2007-06-29 00:14 (UTC)
cheers sounds just fine if you're in england, but for some reason, if you try to use it in the states, you seem like a prat. (brian does it all the time!)
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[User Picture]From: nanila
2007-06-29 14:26 (UTC)
Ha. I wonder if I'll remember to make the switch next time I go back. The last time I was in the States, it took me about six days to realize that I was excusing myself from the table by saying I was just going to "nip to the loo".

I was only there for nine days, so I'm not sure the three days that I remembered to say "going to the bathroom" count for much. :-P
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[User Picture]From: edoggy
2007-06-29 01:56 (UTC)

Wot Wot Cheerio Cup o' Tea

We've been saying "Cheers" in Puget Sound for years. Of course, it's kind of a weird culture round here. P.S. Where are you from? Becca never mentions it. If you start saying "Guvnah," "Chap," or "Mates," you may want to do a culture inventory. Otherwise, you're still Yank.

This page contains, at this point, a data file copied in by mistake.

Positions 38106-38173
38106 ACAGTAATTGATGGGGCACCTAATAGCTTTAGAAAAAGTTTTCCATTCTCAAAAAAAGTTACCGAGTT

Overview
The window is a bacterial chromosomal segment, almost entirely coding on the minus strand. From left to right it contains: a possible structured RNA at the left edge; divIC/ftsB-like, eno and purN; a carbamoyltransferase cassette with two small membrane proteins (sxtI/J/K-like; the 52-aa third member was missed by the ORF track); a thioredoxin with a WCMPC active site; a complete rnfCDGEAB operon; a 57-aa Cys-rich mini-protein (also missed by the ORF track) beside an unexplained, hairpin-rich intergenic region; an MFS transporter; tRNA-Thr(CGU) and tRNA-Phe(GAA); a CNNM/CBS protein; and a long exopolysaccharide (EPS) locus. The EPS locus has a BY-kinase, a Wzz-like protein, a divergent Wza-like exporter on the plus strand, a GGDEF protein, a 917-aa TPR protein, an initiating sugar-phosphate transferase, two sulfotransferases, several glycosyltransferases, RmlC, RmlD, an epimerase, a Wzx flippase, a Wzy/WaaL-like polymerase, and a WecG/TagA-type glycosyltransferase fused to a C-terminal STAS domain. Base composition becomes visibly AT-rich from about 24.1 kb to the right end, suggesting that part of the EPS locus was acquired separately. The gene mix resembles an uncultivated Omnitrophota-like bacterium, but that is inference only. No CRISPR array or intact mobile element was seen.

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[User Picture]From: nanila
2007-06-29 14:28 (UTC)
I'm originally from Hawai'i, but I spent as much time in California as I did there so I think I'm probably Calai'an.

I do say "mate" sometimes. Usually when drunk though. And I've caught myself calling my work colleagues "chaps" a few times when sober.
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[User Picture]From: taische
2007-06-29 03:29 (UTC)

sitting well on the tongue

I've used cheers most of my life, mostly at closing in writing (though its efficiency is such that it occasionally slips into speech automatically). It's pretty much always felt natural, somehow. Then again, I'm also occasionally accused of being Canadian, despite having been born and raised just outside Little Havana.